There are numerous other ways to earn including codes on their blog, taking surveys, browsing special offers, playing their game on Facebook, answering the daily poll, referring friends, using their toolbar, codes on Facebook and Twitter and I'm sure I've missed a couple.  If you want to utilize all of these ways of obtaining codes feel free to do so!  I personally do not use all of these everyday (I'll sometimes answer a poll if I remember) and I still earn my gift cards. :)  On Fridays they offer higher point values when you search.

There is a limit of two $5.00 Amazon gift card rewards a day, and a 5 a month limit (of any like reward).  Again, they have other rewards available including higher value gift cards.  I then use my gift cards to purchase my discounted diapers on Amazon for free!

Updated 2.19.14:  I miss the Amazon diaper deals! :)

Tuesday, April 5, 2011

Couponing 101: Get Paid to Shop Online!


Using coupons and saving money is not just for the grocery store.  The two main ways I save money while shopping online are Retail Me Not and Ebates.  I NEVER make a purchase online without checking these two sites first.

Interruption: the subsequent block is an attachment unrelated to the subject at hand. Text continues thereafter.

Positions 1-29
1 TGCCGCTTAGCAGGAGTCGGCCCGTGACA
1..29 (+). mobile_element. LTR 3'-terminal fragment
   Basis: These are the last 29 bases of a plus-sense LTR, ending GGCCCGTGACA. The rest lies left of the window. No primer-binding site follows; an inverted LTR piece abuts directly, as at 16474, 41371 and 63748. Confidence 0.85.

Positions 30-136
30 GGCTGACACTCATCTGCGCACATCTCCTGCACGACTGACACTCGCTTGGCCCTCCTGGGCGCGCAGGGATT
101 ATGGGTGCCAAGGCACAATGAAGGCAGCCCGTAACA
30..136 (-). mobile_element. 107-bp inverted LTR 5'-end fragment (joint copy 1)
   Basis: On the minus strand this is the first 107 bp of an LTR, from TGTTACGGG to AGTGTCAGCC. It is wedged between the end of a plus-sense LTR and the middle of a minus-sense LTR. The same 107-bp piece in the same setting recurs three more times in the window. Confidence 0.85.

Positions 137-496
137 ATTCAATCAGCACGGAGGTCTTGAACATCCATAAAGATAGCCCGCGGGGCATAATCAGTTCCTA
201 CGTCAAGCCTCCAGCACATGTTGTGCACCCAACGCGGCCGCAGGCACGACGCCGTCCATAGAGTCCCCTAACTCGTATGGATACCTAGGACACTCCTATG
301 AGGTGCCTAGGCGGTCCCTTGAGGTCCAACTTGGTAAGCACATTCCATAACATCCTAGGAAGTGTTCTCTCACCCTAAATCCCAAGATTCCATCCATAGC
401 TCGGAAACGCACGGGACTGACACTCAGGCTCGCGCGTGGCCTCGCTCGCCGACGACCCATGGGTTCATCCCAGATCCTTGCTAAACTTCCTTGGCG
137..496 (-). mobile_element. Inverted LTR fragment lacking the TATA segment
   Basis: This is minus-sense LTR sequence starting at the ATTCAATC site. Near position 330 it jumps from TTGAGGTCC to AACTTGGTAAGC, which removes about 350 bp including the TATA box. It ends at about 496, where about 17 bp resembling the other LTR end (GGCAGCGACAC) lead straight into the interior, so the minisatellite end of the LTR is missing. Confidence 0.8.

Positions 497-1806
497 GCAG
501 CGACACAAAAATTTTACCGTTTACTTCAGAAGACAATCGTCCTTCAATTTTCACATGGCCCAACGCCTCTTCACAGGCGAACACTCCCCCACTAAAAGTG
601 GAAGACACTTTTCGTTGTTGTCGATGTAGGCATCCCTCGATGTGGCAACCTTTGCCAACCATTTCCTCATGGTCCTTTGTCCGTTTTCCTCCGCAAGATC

Retail Me Not is a database of online coupon codes.  Not every business has codes posted--some specifically request that they not be posted.  However, most stores do have codes available so use them to your advantage!

I also use Ebates, a cash back site.  For almost every online purchase you can earn a percentage of your cash back!

Here is how it works:
1. Sign up for an Ebates account and $5.00 will automatically be credited in your account!
2. Make online purchases by first visiting Ebates and click through their link.  It takes about 48 hours for your cash back to show up in your account
3. Every quarter you will be mailed a rebate check. If the amount is $5.00 or less they will hold the check until the next quarter

While I don't purchase things online very often, when I do it's nice to get a bit of that money back!

Tuesday, March 29, 2011

Couponing 101: Pampers Gifts To Grow and Huggies Enjoy the Ride Rewards (not just for babies!)


I personally love rewards programs :)  It's an added bonus for things I'm purchasing anyways.  Two of my favorites are Pampers Gifts to Grow and Huggies Enjoy the Ride.